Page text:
Nursing homes, or skilled nursing facilities are medical facilities dedicated to caring for patients with severe or debilitating physical or mental illnesses who are unable to care for themselves.
Unlike assisted living facilities, which offer patients assistance with some or all basic living activities such as bathing, eating, dressing, cooking and housekeeping, nursing homes provide intensive, long-term medical care to seniors with serious health conditions in a fully staffed and monitored facility.
Who Lives in a Nursing Home?
While an increasing population of temporarily ill or disabled patients are using nursing homes for short-term rehabilitation care, a majority of people who permanently reside there are elderly, with almost half aged 85 years or older. Most residents are female, with limited mobility and extreme difficulty performing activities of daily living. They are physically frail and heavily dependent on outside care. Many residents also display behavioral issues such as dementia and a decline in verbal abilities.
What Services Do Nursing Homes Provide?
Most nursing homes are fully staffed with medical professionals such as doctors, nurses, certified nursing assistants and healthcare aides. The staff work together to provide residents with quality medical care, including physical or speech therapy, pain management and hospice care. Staff are trained to assess health emergencies and will readily refer patients to a nearby hospital to deal with more complex or acute conditions should they happen.
Many nursing homes are stocked with medical equipment traditionally found in hospitals such as X-ray machines, pharmacies and electronic beds. Some homes also have special units designated for providing Alzheimer’s Care or other types of dementia. It is also common for a nursing home to offer rehabilitation services, where a senior may reside for a brief period of time before returning home after a medical operation or procedure.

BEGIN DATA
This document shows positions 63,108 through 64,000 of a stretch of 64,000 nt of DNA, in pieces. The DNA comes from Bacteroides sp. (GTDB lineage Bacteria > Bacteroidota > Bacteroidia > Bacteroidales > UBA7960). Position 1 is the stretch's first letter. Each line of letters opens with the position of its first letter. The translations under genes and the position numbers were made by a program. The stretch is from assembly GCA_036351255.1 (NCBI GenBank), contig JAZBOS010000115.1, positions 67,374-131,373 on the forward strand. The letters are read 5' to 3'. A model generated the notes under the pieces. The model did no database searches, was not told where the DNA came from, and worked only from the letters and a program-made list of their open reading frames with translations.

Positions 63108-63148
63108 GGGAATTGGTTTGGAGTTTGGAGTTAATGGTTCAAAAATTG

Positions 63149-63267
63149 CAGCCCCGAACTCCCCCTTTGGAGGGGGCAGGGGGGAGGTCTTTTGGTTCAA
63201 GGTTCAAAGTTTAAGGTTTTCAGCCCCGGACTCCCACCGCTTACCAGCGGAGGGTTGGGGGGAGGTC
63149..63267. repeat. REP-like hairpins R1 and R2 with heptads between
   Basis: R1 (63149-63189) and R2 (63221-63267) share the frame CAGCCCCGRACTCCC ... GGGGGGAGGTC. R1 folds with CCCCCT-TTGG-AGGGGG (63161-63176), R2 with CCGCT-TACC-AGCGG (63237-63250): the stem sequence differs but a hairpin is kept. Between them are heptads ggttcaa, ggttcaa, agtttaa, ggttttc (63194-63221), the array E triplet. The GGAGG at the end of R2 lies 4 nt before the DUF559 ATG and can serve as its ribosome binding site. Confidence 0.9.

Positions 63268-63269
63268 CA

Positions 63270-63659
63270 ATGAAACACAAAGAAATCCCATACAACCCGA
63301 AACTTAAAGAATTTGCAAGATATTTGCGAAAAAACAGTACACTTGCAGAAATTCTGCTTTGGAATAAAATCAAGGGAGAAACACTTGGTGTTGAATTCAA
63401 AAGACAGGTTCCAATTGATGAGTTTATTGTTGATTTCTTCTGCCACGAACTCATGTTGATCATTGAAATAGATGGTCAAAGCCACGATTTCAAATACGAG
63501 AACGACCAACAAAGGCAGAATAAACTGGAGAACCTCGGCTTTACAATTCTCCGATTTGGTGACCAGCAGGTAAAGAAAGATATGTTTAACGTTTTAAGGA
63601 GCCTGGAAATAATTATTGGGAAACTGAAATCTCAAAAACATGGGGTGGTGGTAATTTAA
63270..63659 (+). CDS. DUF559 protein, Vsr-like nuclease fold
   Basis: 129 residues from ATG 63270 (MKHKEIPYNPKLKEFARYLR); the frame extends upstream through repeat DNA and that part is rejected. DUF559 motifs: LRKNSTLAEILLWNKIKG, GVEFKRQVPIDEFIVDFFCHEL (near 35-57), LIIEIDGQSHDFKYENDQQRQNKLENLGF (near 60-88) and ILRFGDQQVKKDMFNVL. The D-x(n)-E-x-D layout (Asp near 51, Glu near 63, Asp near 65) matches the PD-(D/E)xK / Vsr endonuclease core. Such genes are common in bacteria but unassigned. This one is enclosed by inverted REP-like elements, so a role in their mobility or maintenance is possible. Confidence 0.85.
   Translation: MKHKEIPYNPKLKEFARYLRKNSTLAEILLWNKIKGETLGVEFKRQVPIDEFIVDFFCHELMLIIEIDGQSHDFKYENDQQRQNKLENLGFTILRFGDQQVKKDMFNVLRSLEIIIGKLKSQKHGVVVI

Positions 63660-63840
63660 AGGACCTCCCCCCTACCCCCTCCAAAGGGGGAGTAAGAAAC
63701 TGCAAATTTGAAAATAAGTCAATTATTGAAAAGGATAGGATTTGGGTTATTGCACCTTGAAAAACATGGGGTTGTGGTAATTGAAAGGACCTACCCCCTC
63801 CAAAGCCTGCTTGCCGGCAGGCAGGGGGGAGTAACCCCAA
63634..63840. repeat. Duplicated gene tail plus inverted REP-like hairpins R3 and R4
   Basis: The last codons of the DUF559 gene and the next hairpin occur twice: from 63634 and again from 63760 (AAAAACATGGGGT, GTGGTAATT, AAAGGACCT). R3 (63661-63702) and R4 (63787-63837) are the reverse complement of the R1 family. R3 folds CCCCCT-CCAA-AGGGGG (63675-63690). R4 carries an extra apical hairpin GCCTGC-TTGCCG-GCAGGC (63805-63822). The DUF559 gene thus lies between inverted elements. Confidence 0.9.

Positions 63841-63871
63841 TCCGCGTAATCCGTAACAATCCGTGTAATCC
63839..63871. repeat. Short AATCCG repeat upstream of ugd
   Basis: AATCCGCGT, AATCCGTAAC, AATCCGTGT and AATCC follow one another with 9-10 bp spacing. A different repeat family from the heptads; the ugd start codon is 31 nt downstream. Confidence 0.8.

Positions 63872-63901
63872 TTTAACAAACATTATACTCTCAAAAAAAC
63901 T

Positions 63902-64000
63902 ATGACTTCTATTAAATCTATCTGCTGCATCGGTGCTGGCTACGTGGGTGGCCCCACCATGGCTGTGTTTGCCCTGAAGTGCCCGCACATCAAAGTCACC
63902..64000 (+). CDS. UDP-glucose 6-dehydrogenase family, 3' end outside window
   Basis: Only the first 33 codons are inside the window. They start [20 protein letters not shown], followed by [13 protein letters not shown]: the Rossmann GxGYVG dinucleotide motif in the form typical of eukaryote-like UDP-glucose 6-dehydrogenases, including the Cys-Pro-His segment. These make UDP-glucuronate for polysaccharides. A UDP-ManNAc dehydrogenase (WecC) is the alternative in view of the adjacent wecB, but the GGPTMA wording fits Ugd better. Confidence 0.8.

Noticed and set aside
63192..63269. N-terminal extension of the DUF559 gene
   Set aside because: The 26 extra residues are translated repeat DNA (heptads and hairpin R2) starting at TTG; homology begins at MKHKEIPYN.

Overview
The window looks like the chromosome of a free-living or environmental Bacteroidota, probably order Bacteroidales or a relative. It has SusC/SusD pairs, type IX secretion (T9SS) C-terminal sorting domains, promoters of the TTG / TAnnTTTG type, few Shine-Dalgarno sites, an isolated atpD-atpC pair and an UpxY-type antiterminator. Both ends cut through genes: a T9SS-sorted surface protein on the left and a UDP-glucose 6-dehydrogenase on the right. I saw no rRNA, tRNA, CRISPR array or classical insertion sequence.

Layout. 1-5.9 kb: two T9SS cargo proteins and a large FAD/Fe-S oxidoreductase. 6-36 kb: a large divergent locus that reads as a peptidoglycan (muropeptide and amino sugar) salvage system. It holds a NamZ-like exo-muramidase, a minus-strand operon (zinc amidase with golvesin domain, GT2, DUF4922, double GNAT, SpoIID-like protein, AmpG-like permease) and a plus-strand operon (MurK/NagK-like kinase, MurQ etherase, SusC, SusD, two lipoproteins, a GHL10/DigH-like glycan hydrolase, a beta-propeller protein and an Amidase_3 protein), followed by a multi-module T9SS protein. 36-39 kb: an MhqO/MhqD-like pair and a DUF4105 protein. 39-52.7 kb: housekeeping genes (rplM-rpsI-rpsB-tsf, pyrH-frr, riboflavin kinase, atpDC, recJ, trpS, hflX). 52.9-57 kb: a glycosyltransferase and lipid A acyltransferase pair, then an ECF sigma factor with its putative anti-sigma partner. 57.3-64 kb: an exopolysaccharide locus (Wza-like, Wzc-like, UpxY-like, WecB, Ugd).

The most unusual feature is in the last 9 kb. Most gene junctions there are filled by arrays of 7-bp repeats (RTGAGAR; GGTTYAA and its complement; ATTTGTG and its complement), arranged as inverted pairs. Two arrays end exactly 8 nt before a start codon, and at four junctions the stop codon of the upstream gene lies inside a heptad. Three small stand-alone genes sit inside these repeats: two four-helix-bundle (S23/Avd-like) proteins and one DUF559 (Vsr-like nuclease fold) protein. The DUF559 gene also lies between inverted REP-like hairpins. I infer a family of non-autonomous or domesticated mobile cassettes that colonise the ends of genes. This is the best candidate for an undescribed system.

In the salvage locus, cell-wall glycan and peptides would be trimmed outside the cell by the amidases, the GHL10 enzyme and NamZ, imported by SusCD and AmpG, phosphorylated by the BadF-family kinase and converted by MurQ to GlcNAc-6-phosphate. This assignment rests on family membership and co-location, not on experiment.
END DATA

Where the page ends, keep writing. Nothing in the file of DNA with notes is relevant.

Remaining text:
How Can I Pay For Nursing Home Care?
Because of the complexity and severity of the healthcare needs of many nursing home residents, skilled nursing care can be quite expensive. However, there are a variety of ways to fund these expenses. Some families choose to pay for care using private funds. Some decide to extend health insurance policies from commercial insurance companies that offer long-term care policies. Such policies can help to defray the cost of services. Eligibility and coverage vary widely by plan.
Government assistance is also available to help pay for long-term care administered in nursing homes. Medicare, a government-funded healthcare plan for people 65 years and older, will offer limited reimbursement for short-term stays depending on the circumstances of admission and type of care. Medicaid, a federal and state healthcare plan for people unable to afford their own medical costs, will pick up a majority of the cost of nursing home care for those with limited income and assets.
Written by senior housing writer Jacqui Tom.